Some people think that doing nothing, saying nothing, in the face of hard problems or trenchant criticism isn’t much of a choice. But, of course, it is. Keeping quiet, making no move, is as much a proactive choice as the alternatives.
Rupert Murdoch has understood this well. Not an introvert, nor afraid of sharing his opinions particularly now he’s discovered twitter, nonetheless he knows to just to shut up and let it pass when there are few strong or logical arguments on his side of an argument.
He has routinely done this when critics – including many of his own shareholders – have criticised his ‘poor’ corporate governance. Specifically; bringing too much power to his own hands (always Chair & CEO), treating a public company like a private one (keeping ‘old’ media in with ‘new’ against economic logic and market sentiment), and rampant nepotism in over-promoting his children – and over-enriching them (the handsome price paid for his daughter’s production company).
He has normally let this criticism wash away without any great comment beyond a de facto ‘yadayada, whatever… it’s my business.’ But the hacking scandal in the UK was the kind of wake-up call even Murdoch couldn’t push the snooze button on. It not only cost a lot of money it cost a lot of credibility as Murdoch bemoaned ‘the most humble day of his life.’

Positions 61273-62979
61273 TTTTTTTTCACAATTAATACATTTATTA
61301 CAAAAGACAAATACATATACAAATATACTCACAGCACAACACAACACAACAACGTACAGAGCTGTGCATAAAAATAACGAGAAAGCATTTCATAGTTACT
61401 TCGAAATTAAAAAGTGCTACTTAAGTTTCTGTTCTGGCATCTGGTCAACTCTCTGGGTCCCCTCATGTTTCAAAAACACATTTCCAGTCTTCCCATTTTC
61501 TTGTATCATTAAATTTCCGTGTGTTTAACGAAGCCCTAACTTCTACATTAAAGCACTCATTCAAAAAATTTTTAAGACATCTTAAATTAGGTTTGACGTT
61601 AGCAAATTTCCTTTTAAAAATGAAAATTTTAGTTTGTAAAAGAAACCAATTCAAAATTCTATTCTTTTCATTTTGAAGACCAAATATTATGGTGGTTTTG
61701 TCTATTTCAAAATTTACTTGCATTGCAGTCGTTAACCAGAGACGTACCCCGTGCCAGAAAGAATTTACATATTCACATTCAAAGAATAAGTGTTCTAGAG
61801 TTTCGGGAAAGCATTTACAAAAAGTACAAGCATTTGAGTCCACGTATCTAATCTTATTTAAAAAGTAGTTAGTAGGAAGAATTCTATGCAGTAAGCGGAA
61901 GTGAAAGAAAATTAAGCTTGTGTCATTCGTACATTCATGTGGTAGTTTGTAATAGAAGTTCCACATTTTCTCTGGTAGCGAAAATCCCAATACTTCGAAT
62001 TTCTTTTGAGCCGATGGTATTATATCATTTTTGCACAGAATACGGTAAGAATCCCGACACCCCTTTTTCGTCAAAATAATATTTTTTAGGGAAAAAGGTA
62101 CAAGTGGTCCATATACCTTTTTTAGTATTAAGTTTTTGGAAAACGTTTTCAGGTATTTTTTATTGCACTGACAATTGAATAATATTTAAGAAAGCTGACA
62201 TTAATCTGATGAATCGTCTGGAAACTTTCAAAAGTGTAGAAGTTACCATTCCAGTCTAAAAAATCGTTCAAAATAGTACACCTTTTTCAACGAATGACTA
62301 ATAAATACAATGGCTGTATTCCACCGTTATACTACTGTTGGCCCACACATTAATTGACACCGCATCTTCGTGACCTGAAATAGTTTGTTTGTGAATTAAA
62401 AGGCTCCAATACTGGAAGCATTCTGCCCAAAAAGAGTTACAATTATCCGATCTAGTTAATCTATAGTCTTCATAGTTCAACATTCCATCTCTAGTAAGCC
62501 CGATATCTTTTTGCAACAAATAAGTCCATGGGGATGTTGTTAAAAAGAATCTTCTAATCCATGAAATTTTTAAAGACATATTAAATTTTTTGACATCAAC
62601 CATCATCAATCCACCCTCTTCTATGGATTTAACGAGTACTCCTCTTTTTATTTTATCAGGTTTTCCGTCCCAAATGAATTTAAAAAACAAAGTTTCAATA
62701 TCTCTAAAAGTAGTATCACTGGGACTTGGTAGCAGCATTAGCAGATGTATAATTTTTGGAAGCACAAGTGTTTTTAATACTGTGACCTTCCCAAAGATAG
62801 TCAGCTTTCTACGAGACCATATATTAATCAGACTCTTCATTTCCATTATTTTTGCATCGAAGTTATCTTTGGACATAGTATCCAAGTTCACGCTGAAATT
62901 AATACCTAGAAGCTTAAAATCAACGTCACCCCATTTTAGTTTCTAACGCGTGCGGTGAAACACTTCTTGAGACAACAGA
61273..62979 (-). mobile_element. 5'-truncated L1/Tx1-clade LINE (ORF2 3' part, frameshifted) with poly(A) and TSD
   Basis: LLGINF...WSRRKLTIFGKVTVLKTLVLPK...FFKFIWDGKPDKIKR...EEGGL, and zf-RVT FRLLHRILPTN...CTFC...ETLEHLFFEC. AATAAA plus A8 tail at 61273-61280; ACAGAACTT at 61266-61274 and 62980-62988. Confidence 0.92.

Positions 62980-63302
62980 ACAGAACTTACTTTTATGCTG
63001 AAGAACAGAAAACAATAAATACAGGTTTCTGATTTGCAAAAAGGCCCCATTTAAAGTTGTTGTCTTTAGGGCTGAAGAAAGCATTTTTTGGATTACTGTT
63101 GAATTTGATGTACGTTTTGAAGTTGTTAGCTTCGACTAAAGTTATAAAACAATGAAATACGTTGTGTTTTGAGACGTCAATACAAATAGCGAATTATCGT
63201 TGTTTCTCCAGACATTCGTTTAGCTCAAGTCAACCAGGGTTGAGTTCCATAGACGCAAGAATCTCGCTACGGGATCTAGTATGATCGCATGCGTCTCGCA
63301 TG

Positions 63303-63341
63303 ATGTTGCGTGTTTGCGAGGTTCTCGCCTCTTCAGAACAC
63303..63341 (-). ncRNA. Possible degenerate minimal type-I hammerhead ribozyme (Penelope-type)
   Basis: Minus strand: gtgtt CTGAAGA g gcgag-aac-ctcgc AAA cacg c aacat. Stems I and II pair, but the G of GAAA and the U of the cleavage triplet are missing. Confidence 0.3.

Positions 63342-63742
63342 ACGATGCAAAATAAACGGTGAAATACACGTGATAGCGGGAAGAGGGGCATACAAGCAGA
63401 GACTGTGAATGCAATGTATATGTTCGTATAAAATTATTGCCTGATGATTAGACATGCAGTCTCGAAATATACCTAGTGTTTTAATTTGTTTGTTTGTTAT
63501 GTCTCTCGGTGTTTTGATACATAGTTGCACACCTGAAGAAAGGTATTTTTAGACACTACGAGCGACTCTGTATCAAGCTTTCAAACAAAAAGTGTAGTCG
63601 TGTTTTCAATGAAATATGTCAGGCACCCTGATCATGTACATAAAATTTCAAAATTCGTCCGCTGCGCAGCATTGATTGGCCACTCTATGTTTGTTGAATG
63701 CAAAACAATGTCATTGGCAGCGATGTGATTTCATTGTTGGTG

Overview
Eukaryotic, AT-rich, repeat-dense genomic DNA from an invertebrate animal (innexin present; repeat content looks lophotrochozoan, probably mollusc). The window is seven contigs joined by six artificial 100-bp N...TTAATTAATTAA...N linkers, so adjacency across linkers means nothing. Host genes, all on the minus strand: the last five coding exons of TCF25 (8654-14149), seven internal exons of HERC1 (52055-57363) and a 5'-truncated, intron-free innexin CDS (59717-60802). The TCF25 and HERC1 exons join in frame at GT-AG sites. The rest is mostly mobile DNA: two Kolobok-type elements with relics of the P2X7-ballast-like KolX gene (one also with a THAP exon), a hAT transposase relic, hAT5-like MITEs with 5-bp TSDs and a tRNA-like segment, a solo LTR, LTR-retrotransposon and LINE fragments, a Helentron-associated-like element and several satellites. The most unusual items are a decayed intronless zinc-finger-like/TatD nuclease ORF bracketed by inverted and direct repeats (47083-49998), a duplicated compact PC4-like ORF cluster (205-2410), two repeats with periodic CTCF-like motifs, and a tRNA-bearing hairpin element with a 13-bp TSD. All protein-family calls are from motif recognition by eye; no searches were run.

Something had to give and Murdoch Snr was going to decide exactly what, while he still could. So, his beloved newspapers (no one else including his sons loves them much) were finally hived off into a separate organisation. And he is relinquishing his roles at 21st Century Fox – kind of. He moves from Chairman & CEO to co-exec Chairman alongside his son Lachlan. Meanwhile his younger son James becomes CEO. Of course, the fact the newspapers have gone is hardly bad news for James – he had a great time running BSkyB and wasn’t bad at it. The exact opposite of both those facts is true of his time at News International.
So, Murdoch Snr has got exactly what he’s always wanted: familial succession at a nominally public company in exactly the fashion of a 19th century industrial dynasty. Will it be a question of ‘be careful what you wish for?’ It will be interesting to see. The omens aren’t sunny – almost none of the once great companies that got passed on from generation to generation in earlier times are still run by the family and quite a lot don’t exist anymore.
Certainly, while Rupert Murdoch had somehow earned the right to go quiet on his stockholders when they said stuff he didn’t like, once he’s finally left the building no such privileges will be extended to Lachlan and James.